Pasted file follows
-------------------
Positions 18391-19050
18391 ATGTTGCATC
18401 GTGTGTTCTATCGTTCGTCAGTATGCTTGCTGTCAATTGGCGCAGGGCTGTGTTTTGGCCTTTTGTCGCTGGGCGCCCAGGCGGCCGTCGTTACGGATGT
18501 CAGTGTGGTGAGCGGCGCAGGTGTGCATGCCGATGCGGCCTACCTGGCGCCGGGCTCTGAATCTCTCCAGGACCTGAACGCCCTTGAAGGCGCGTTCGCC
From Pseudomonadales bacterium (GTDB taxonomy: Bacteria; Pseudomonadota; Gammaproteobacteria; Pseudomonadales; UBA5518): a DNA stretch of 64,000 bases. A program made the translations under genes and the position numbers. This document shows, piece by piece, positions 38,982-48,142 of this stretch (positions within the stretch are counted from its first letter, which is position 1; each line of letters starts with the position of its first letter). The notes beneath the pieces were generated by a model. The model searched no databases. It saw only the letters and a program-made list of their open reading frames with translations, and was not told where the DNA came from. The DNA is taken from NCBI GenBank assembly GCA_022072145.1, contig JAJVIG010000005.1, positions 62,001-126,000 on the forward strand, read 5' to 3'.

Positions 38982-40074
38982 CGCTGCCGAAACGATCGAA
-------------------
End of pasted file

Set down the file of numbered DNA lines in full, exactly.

Positions 18391-19050
18391 ATGTTGCATC
18401 GTGTGTTCTATCGTTCGTCAGTATGCTTGCTGTCAATTGGCGCAGGGCTGTGTTTTGGCCTTTTGTCGCTGGGCGCCCAGGCGGCCGTCGTTACGGATGT
18501 CAGTGTGGTGAGCGGCGCAGGTGTGCATGCCGATGCGGCCTACCTGGCGCCGGGCTCTGAATCTCTCCAGGACCTGAACGCCCTTGAAGGCGCGTTCGCC
From Pseudomonadales bacterium (GTDB taxonomy: Bacteria; Pseudomonadota; Gammaproteobacteria; Pseudomonadales; UBA5518): a DNA stretch of 64,000 bases. A program made the translations under genes and the position numbers. This document shows, piece by piece, positions 38,982-48,142 of this stretch (positions within the stretch are counted from its first letter, which is position 1; each line of letters starts with the position of its first letter). The notes beneath the pieces were generated by a model. The model searched no databases. It saw only the letters and a program-made list of their open reading frames with translations, and was not told where the DNA came from. The DNA is taken from NCBI GenBank assembly GCA_022072145.1, contig JAJVIG010000005.1, positions 62,001-126,000 on the forward strand, read 5' to 3'.

Positions 38982-40074
38982 CGCTGCCGAAACGATCGAA